By Published: Oct. 9, 2019

The atmosphere was once thought to be effectively infinite, but now we know that natural and industrial emissions from one continent can be seen and felt on distant continents

As dusk gathered the warmth of an early fall day was dissipating into a nearly cloudless sky. From my campsite at Teal Lake in the Park Range, I had a good view of the sunset. After the last direct sunlight warmed tiny clouds to glowing crimson, the light began to fade.

But then the light changed to a truly unusual hue, provoking me to murmur, “My, that sky is purple!”

I had anticipated and hoped for this light show, for I had seen a brilliant red sky followed by a purple glow eight days earlier, in the San Juan Mountains. Shortly after my return from the San Juans, the evening news had a feature on the recent strange colors seen in sunsets and sunrises. 

Researchers found that some layers had concentrations of sulfur 20 times higher than normal—the signature of a recent volcanic eruption."

Brian Toon, in the Laboratory of Atmospheric and Space Physics (LASP) at CU Boulder, identified the cause of the light shows as sulfur dioxide and ash from an eruption of Raikoke Volcano, in eastern Russia, on June 22. 

To investigate the cause of the sunset colors, a team of LASP physicists, led by Lars Kalnajs and including Doug Goetz, had released a balloon on Aug. 28 to sample gases and particulates in the stratosphere. 

They found that some layers had concentrations of sulfur 20 times higher than normal—the signature of a recent volcanic eruption. Ash and gases from Raikoke, on the Kamchatka Peninsula in eastern Russia, were now distributed over Wyoming, most of North America and perhaps all of the northern hemisphere. 


A purple sunset seen in the Park Range was followed by a purple sunrise the next morning. Photo by Jeff Mitton.

The volcano had injected ash and sulfur dioxide into the stratosphere, which begins about 7.5 miles above the ground. Material from Raikoke was detected 11 miles above the ground.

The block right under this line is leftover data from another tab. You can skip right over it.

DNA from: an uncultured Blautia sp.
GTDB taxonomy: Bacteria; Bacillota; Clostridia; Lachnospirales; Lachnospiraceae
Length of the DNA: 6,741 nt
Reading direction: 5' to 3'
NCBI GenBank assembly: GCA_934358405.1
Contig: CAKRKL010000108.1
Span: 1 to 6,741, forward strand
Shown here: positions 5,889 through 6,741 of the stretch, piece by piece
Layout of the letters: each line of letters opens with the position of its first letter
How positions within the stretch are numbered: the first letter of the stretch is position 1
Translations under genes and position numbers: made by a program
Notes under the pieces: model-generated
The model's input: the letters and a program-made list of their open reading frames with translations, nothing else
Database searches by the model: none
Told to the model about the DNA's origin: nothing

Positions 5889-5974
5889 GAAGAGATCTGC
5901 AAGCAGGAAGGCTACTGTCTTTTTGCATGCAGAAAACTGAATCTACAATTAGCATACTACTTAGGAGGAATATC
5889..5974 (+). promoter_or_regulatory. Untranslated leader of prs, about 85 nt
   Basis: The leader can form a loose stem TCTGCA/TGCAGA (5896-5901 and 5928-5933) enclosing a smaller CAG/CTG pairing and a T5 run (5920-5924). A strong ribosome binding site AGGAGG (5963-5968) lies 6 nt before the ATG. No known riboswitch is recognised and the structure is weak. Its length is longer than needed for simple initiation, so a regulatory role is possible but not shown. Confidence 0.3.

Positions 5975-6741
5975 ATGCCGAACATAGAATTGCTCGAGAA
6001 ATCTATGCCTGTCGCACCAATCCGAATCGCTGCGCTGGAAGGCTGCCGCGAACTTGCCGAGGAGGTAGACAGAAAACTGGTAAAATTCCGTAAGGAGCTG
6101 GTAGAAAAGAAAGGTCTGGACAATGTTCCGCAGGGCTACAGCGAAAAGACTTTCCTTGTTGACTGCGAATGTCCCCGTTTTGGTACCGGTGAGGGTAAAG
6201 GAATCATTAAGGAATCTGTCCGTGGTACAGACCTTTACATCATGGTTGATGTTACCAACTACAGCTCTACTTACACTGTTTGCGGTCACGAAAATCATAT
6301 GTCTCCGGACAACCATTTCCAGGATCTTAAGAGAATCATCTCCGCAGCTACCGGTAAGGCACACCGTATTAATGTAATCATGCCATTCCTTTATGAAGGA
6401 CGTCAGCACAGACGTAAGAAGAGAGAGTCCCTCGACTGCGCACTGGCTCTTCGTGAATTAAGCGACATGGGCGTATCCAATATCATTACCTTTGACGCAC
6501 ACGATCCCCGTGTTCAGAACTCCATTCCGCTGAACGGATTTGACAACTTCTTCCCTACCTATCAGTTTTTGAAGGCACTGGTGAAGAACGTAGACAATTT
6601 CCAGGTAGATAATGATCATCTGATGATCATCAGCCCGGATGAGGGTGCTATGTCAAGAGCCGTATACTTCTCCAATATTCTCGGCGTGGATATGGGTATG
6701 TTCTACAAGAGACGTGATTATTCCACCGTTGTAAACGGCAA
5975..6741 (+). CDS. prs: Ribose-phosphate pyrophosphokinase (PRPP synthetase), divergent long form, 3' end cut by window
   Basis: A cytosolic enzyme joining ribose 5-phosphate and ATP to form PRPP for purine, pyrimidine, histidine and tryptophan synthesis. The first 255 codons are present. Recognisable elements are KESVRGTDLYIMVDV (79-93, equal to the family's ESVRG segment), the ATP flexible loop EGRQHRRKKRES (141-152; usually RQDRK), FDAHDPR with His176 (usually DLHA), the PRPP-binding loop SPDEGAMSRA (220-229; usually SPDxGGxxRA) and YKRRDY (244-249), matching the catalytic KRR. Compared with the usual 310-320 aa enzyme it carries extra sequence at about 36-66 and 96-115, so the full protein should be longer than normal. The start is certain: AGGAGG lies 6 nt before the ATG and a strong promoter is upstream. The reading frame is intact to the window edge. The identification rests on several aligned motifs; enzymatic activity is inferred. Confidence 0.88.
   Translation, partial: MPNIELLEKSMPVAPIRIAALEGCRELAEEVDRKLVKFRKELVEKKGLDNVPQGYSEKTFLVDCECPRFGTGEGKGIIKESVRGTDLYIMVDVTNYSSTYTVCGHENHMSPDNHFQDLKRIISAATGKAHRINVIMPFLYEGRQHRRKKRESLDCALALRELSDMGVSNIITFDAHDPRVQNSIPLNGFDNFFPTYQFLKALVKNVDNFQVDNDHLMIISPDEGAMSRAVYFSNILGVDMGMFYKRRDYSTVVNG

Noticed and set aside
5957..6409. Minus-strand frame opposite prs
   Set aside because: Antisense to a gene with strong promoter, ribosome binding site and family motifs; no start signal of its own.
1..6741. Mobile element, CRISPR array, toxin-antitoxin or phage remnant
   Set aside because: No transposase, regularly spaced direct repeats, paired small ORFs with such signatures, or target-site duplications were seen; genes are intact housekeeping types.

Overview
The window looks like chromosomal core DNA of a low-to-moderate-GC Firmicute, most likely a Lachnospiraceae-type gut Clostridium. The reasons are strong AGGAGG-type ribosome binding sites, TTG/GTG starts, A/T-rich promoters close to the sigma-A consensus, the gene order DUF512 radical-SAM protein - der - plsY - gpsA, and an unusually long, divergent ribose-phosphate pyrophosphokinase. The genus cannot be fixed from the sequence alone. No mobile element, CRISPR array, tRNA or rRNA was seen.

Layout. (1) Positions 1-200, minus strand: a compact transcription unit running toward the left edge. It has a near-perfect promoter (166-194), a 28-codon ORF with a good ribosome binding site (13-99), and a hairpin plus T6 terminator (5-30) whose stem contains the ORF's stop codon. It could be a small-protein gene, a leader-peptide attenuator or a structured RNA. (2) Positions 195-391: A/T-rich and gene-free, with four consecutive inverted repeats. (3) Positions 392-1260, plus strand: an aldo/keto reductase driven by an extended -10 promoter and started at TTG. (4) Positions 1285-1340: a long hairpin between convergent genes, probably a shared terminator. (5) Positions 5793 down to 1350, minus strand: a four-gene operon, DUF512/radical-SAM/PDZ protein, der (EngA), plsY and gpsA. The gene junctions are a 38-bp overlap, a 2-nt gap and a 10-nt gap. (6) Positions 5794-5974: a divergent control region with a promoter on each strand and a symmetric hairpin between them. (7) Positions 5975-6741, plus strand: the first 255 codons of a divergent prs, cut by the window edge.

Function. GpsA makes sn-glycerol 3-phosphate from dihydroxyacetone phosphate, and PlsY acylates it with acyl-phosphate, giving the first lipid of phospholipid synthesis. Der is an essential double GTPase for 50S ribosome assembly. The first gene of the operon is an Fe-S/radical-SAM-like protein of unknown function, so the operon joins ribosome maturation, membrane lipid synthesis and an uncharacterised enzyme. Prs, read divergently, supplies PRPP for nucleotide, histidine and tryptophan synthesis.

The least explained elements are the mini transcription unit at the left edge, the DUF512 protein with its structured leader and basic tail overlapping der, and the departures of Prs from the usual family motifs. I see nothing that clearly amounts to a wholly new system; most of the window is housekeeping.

Strong stratospheric winds, which can reach 120 to 150 miles per hour, distribute ash and sulfur great distances. Ash and sulfur slowly settle out of the stratosphere, and at the same time the sulfur dioxide is transformed to tiny droplets of sulfuric acid—literally acid rain. 

Ash and sulfuric acid droplets scatter incoming sunlight, changing the distribution of wavelengths of visible light, or colors, that reach observers on the ground. This can get complicated, by my simplification is that ash, like smoke from forest fires, can enhance the amount of red in the sunset. 

Acid droplets, interacting with the absorption of light by stratospheric ozone (three atoms of oxygen, rather than the more stable form with two) can increase the amount of blue. Blue and red, when mixed in various proportions, form a continuum of violet, lavender and purple. 

Because ash and acid enhance colors very high in the atmosphere, their glows tend to appear after the more familiar sunset colors have faded, when the lower atmosphere is no longer receiving direct sunlight. 

The light show over Teal Lake was a fascinating phenomenon combining geology, chemistry and physics, and it revived some memories. Raikoke was only a moderate volcanic event, minor in comparison to many preceding events that have shaped history. Two examples come immediately to mind.

Mount Tambora, on the island of Sumbawa in Indonesia, erupted in 1815 so violently that it could be heard on Sumatra, 1,600 miles away. It continued to spew ash and sulfur for the next three years, draping a persistent “stratospheric sulfate aerosol fog” over eastern North America that caused nearly total crop failures in New England. 

The ash circled the globe, reducing the intensity of sunlight reaching the ground to such an extent that 1816 is referred to as “the year without summer.”

Payson Sheets, in the anthropology department at CU, worked with an international team to date the eruption of Ilopango Volcano in 539 CE in El Salvador, and to place it within an area of 7,700 square miles buried by three feet of ash that killed as many as 80,000 Mayans and displaced as many as 400,000. 

This was a major disruption of the Mayan realm but Ilopango’s ash and sulfur also fell on both polar ice caps and caused (with contributions from two other volcanos) the coldest decade in 2,000 years, resulting in crop failures and famine in Ireland, Scandinavia, Mesopotamia and China. 

My epiphany, triggered by a sunset but cumulating knowledge of volcanic calamities, industrial pollution creating acid rain and increases in methane and carbon dioxide resulting in climate change, is that all of humanity shares one atmosphere, once thought to be effectively infinite. 

But now we know that natural and industrial emissions from one continent can be seen and felt on distant continents. Distant emissions become local visions and inhalations.